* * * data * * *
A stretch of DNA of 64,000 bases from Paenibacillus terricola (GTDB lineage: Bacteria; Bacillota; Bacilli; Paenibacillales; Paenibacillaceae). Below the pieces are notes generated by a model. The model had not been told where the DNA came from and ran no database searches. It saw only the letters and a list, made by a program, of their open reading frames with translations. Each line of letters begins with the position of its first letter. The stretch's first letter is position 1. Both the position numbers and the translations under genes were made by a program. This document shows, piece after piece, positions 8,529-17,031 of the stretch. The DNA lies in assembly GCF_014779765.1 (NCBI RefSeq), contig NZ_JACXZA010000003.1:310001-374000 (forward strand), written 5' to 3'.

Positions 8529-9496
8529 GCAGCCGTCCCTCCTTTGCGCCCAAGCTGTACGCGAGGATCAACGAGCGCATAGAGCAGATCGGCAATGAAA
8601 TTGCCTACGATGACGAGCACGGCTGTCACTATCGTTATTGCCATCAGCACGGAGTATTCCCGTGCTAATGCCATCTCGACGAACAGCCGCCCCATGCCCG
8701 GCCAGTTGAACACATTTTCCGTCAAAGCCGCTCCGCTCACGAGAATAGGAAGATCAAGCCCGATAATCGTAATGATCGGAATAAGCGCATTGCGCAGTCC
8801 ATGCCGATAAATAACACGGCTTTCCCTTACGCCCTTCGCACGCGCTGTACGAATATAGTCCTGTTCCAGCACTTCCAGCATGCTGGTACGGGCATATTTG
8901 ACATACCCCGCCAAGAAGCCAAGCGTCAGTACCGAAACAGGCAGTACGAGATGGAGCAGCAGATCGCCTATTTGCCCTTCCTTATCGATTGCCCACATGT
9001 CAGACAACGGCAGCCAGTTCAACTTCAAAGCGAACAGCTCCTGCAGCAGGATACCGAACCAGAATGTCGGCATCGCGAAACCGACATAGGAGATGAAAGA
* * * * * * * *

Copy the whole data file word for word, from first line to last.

A stretch of DNA of 64,000 bases from Paenibacillus terricola (GTDB lineage: Bacteria; Bacillota; Bacilli; Paenibacillales; Paenibacillaceae). Below the pieces are notes generated by a model. The model had not been told where the DNA came from and ran no database searches. It saw only the letters and a list, made by a program, of their open reading frames with translations. Each line of letters begins with the position of its first letter. The stretch's first letter is position 1. Both the position numbers and the translations under genes were made by a program. This document shows, piece after piece, positions 8,529-17,031 of the stretch. The DNA lies in assembly GCF_014779765.1 (NCBI RefSeq), contig NZ_JACXZA010000003.1:310001-374000 (forward strand), written 5' to 3'.

Positions 8529-9496
8529 GCAGCCGTCCCTCCTTTGCGCCCAAGCTGTACGCGAGGATCAACGAGCGCATAGAGCAGATCGGCAATGAAA
8601 TTGCCTACGATGACGAGCACGGCTGTCACTATCGTTATTGCCATCAGCACGGAGTATTCCCGTGCTAATGCCATCTCGACGAACAGCCGCCCCATGCCCG
8701 GCCAGTTGAACACATTTTCCGTCAAAGCCGCTCCGCTCACGAGAATAGGAAGATCAAGCCCGATAATCGTAATGATCGGAATAAGCGCATTGCGCAGTCC
8801 ATGCCGATAAATAACACGGCTTTCCCTTACGCCCTTCGCACGCGCTGTACGAATATAGTCCTGTTCCAGCACTTCCAGCATGCTGGTACGGGCATATTTG
8901 ACATACCCCGCCAAGAAGCCAAGCGTCAGTACCGAAACAGGCAGTACGAGATGGAGCAGCAGATCGCCTATTTGCCCTTCCTTATCGATTGCCCACATGT
9001 CAGACAACGGCAGCCAGTTCAACTTCAAAGCGAACAGCTCCTGCAGCAGGATACCGAACCAGAATGTCGGCATCGCGAAACCGACATAGGAGATGAAAGA